In preferred embodiments (and as illustrated in
As described later in this specification, the preferred embodiment of the method of the present invention involves the step of introducing selected amounts of coagulants and/or flocculants into primary mixing tank 40, to be mixed with solids-laden aqueous fluid in primary mixing tank 40. For convenience in this regard, the preferred embodiment of apparatus 10 incorporates one or more chemical mixing tanks 70, preferably including chemical agitator means 72. As shown in the Figures, chemical mixing tanks 70 may be conveniently located within the perimeter of settling tank 20, adjacent to end wall 22A. However, it is not essential to the present invention for apparatus 10 to incorporate chemical mixing tanks, which could in fact be located away from apparatus 10 (with suitable piping or other conduit means being provided for conveying chemical solutions from chemical mixing tanks 70 to primary mixing tank 40).
In embodiments of apparatus 10 that incorporate one or more chemical mixing tanks 70, spillway 60 is preferably configured such that a portion of spillway 60 runs adjacent to chemical mixing tanks 70, with additional gates 62 operable to allow fluids within spillway 60 to be selectively directed into chemical mixing tanks 70. In the illustrated embodiment, this preferred capability is provided by fashioning spillway 60 in an L-shaped configuration, comprising a longitudinal leg 60A running adjacent to side wall 26B as previously described, and a transverse leg 60B running adjacent to the chemical mixing tanks 70. This allows clean water from spillway 60 to be used as make-up water for purposes of preparing chemical solutions in chemical mixing tanks 70. (In this and similar contexts in this patent document, the term “clean water” refers to the comparatively clean water from upper regions of settling tank 20 after there has been significant or substantial settlement or precipitation of solids from solids-laden fluid introduced into settling tank 20).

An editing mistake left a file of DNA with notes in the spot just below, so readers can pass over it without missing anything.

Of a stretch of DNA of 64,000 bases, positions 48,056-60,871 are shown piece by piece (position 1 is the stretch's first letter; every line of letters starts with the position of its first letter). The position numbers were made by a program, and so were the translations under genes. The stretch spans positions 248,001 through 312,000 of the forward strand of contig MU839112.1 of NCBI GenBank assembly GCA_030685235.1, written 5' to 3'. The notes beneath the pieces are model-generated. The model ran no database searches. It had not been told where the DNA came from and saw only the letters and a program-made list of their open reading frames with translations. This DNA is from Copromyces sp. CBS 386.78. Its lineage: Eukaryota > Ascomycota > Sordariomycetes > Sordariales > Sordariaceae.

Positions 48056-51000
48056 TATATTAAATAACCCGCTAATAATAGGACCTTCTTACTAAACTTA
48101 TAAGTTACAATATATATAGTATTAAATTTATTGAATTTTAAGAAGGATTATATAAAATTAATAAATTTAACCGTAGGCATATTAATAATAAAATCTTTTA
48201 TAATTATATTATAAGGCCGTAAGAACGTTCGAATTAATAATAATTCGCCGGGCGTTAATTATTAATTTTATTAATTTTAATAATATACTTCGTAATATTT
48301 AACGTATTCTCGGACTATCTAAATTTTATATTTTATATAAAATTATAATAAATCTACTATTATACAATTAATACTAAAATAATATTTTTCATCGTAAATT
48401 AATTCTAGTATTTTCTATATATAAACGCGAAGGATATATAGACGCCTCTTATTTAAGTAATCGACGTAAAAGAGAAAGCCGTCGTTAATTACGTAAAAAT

The method of the present invention may be readily understood having regard to the foregoing description of the apparatus 10 of the invention. In general terms, the method of the invention can be summarized as a method for recovering water from aqueous fluids containing solid matter utilizing a selected embodiment of apparatus 10, and comprising the following steps:
Persons skilled in the art will appreciate that some of the steps summarized above may take place concurrently rather than sequentially, and that the specific order in which certain steps are initiated is not necessarily essential to the method of the invention.
The method of the present invention is not dependent on the use of any particular type of coagulants or flocculants. The coagulants or flocculants to be used in a given application will be selected having regard to case-specific parameters. In cases where the method is being used to remove water from aqueous drilling fluids, these chemical selection parameters may include the type and composition of the drilling fluid, and the physical and chemical characteristics of the subsurface formation materials being drilled through using the drilling fluid.